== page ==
4. We acknowledge that sustainable value chains are of paramount importance for achieving human rights, decent work for all and protecting the environment. We therefore stay committed and continue to work towards ensuring corporate due diligence including the elimination of child labour and forced labour along value chains.

Closing

  1. The Ministers agreed on the following documents as attached:

    1. Action Plan on Accelerating and Monitoring the G20 Principles for the Labour Market Integration of Persons with Disabilities;

    2. The G20 Policy Recommendations for Sustainable Growth and Productivity in Human Capacity Development through Strengthening Community-Based Vocational Training (CBVT);

    3. Policy Recommendation on Promoting Entrepreneurship and Supporting MSMEs as a Job Creation Instrument;

    4. G20 Policy Principles on Adapting Labour Protection for More Effective Protection and Increased Resilience for All Workers; and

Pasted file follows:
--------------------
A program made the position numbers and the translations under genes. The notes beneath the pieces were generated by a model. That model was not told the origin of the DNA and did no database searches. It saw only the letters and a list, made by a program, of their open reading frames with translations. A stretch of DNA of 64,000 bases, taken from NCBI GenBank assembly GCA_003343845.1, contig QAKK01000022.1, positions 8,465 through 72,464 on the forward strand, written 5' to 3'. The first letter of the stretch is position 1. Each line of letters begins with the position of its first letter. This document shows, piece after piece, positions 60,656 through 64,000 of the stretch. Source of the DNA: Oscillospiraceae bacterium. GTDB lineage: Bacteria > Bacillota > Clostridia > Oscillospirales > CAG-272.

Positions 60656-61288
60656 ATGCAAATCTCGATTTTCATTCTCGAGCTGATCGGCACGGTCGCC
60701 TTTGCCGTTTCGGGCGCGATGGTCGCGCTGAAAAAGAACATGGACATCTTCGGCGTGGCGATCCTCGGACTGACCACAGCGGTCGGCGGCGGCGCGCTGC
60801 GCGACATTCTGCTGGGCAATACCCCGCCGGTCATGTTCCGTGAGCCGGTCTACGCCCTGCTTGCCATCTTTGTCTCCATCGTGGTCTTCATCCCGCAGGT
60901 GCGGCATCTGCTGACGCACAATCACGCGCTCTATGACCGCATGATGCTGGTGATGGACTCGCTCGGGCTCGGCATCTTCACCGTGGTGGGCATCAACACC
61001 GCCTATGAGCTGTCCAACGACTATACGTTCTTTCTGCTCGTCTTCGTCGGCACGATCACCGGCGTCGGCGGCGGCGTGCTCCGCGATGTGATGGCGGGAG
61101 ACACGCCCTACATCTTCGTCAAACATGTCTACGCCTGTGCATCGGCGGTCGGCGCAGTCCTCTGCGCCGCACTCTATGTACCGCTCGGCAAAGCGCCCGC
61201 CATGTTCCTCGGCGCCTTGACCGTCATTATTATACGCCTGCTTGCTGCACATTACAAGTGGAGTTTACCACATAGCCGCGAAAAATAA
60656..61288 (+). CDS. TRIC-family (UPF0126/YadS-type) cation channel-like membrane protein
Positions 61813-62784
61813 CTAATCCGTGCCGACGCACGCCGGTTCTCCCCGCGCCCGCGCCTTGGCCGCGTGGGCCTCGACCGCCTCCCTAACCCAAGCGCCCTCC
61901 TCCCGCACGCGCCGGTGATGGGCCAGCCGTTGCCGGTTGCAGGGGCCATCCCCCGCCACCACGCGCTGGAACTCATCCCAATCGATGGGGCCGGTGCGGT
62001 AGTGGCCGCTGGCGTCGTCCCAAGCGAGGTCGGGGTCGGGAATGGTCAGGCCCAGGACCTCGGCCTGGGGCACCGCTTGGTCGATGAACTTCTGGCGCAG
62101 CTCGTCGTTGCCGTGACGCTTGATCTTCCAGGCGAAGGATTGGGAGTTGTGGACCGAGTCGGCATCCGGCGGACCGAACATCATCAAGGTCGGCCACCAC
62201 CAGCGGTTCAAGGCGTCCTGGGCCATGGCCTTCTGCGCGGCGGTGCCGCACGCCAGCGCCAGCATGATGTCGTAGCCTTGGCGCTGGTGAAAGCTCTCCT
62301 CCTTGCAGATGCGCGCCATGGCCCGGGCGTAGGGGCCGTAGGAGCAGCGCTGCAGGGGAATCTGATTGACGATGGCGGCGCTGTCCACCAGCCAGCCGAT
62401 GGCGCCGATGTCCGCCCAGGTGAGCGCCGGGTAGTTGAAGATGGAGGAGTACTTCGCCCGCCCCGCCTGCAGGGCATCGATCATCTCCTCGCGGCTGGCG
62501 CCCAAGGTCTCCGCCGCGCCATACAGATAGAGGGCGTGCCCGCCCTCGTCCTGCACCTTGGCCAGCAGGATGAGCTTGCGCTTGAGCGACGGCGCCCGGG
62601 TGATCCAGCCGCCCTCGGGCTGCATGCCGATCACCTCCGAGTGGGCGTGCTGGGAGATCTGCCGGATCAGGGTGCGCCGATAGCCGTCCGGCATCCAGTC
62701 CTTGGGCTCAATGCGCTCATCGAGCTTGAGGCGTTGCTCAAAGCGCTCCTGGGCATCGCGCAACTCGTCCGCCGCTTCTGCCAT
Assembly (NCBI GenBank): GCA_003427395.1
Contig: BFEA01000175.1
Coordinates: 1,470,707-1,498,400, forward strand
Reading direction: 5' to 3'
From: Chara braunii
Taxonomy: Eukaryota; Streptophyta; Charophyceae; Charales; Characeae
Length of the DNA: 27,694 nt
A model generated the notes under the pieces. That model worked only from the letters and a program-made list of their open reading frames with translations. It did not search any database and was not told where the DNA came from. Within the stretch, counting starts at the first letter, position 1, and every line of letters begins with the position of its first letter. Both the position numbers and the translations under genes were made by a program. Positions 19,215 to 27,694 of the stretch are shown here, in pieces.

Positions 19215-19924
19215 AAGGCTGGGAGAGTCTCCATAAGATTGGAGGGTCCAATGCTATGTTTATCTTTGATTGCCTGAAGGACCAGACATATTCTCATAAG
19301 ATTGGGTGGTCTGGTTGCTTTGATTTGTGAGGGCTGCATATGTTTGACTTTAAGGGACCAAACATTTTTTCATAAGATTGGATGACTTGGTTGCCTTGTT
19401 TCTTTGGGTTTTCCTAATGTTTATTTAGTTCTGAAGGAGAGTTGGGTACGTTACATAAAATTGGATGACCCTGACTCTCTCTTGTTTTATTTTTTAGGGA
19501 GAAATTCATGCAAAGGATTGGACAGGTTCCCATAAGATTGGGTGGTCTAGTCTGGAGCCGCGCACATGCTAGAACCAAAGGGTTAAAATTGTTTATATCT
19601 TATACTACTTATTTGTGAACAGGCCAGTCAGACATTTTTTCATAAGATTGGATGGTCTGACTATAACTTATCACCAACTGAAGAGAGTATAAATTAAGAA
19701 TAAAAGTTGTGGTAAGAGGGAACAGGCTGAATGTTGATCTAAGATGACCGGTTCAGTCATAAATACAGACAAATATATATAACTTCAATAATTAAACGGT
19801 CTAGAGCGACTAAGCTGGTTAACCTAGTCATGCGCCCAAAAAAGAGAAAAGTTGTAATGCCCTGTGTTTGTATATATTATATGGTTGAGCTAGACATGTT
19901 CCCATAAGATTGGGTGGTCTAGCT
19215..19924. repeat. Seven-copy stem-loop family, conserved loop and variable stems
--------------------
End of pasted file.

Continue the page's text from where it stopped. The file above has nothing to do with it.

5. Update of the G20 Skills Strategy

  2. We thank the ILO and the OECD for their valuable input to our work and take note of their reports. We also commend their work with UNESCO in the preparation of "the Updated G20 Skills Strategy." We also value the input, experience, and expertise of the WBG, ADB, and IsDB we received during the Indonesian Presidency.

  3. We appreciate the contributions to our work made by B20 and L20 and welcome the continued dialogue held with the engagement groups C20, W20, and Y20 and look forward to continuing this cooperation.

  4. We will present the outcome documents to the 2022 G20 Leaders' Summit for their consideration.

  5. We thank the Indonesian Presidency for its dedication and leadership throughout 2022, and we look forward to the continuation of our effort towards improving employment in 2023 under the Presidency of the Republic of India and beyond.

Note